This module contains some error printing routines taken from "Advanced Programming in the UNIX Environment" by W. Richard Stevens.
These functions are all called in the same manner as printf(), that is, with a string containing format specifiers followed by a list of corresponding arguments. All output from these functions is to stderr.
The message provided by the caller is printed. This function is simply a wrapper for fprintf().
Use this function when a fatal error has occurred that is not because of a system call. The message provided by the caller is printed and the process terminates with exit value 1. This function does not return.
Use this function after a failed system call. The message provided by the caller is printed followed by a string describing the reason for failure.
Use this function after a failed system call. The message provided by the caller is printed followed by a string describing the reason for failure, and the process terminates with exit value 1. This function does not return.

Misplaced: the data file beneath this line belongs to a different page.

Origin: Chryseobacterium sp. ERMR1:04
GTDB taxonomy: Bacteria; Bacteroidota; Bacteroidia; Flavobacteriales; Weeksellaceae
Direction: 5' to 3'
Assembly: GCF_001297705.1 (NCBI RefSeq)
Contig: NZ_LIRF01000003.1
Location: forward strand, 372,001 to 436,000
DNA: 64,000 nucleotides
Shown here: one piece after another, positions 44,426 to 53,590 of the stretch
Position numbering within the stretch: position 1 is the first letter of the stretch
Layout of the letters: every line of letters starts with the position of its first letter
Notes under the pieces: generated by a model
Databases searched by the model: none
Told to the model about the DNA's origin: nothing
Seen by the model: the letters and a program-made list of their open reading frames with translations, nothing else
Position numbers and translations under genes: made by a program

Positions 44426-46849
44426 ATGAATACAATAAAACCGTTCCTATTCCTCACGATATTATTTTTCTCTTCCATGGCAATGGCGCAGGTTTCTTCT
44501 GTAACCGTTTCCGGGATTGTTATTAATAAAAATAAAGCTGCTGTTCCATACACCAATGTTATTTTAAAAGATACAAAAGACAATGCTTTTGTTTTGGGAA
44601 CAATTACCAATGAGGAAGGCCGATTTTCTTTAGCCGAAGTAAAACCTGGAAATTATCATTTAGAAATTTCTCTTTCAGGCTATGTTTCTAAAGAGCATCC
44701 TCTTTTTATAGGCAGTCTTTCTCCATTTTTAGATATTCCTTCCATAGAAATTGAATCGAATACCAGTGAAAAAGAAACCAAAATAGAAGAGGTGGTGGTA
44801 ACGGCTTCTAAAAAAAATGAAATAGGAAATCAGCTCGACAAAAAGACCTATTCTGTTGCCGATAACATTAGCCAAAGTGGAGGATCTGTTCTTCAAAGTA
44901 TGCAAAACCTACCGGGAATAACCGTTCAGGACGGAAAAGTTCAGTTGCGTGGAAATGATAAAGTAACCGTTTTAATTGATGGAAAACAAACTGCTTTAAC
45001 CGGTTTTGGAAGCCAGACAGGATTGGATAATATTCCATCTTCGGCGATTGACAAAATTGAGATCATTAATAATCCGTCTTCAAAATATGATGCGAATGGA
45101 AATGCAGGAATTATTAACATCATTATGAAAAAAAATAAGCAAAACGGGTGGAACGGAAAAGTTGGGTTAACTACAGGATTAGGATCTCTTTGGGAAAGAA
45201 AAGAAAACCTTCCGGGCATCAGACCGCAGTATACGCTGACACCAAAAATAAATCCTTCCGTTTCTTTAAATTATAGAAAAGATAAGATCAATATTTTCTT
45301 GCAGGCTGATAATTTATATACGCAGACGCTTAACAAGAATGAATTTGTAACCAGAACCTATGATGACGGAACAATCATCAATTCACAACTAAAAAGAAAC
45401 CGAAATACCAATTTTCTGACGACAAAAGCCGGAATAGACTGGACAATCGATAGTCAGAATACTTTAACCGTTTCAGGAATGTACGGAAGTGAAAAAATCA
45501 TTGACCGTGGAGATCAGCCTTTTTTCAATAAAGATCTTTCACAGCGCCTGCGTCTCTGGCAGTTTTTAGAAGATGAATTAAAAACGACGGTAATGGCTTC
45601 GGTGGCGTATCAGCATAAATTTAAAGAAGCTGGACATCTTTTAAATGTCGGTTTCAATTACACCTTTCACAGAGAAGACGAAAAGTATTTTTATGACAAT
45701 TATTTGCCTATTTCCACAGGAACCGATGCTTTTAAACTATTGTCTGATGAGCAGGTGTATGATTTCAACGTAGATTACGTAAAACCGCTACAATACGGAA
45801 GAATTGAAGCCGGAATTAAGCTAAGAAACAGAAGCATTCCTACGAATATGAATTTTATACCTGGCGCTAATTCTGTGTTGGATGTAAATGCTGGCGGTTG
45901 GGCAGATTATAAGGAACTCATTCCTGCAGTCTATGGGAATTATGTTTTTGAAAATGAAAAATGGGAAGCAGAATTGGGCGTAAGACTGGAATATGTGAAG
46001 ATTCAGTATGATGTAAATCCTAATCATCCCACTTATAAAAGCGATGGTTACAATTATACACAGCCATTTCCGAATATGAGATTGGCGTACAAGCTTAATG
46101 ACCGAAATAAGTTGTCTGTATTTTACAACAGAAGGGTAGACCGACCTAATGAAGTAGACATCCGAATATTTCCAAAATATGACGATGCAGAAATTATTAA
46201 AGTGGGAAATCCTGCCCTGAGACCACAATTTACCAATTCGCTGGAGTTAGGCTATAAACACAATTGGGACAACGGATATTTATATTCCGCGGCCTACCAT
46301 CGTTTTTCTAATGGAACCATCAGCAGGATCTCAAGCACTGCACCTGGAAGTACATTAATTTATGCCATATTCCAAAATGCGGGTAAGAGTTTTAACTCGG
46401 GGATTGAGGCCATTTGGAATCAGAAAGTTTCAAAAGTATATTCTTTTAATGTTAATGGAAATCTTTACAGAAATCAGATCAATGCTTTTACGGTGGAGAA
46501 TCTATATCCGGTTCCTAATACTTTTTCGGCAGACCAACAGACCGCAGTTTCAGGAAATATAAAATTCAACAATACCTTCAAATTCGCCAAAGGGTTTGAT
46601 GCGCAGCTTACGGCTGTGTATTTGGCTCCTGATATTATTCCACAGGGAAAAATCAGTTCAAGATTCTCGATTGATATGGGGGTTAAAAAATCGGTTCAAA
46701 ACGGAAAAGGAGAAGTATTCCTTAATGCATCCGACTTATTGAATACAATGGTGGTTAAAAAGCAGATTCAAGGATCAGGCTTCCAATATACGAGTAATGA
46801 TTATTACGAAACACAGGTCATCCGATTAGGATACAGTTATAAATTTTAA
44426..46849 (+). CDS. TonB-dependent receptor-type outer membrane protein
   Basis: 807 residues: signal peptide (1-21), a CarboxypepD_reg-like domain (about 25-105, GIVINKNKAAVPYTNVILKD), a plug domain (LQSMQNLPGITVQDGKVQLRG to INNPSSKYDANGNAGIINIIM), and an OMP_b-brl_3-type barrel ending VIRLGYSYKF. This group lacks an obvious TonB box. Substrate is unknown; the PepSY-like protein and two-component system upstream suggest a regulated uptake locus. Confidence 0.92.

Most functions in Erl_Interface report failures to the caller by returning some otherwise meaningless value (typically NULL or a negative number). As this only tells you that things did not go well, examine the error code in erl_errno if you want to find out more about the failure.
erl_errno is initially (at program startup) zero and is then set by many Erl_Interface functions on failure to a non-zero error code to indicate what kind of error it encountered. A successful function call can change erl_errno (by calling some other function that fails), but no function does never set it to zero. This means that you cannot use erl_errno to see if a function call failed. Instead, each function reports failure in its own way (usually by returning a negative number or NULL), in which case you can examine erl_errno for details.
erl_errno uses the error codes defined in your system's <errno.h>.
erl_errno is a "modifiable lvalue" (just like ISO C defines errno to be) rather than a variable. This means it can be implemented as a macro (expanding to, for example, *_erl_errno()). For reasons of thread safety (or task safety), this is exactly what we do on most platforms.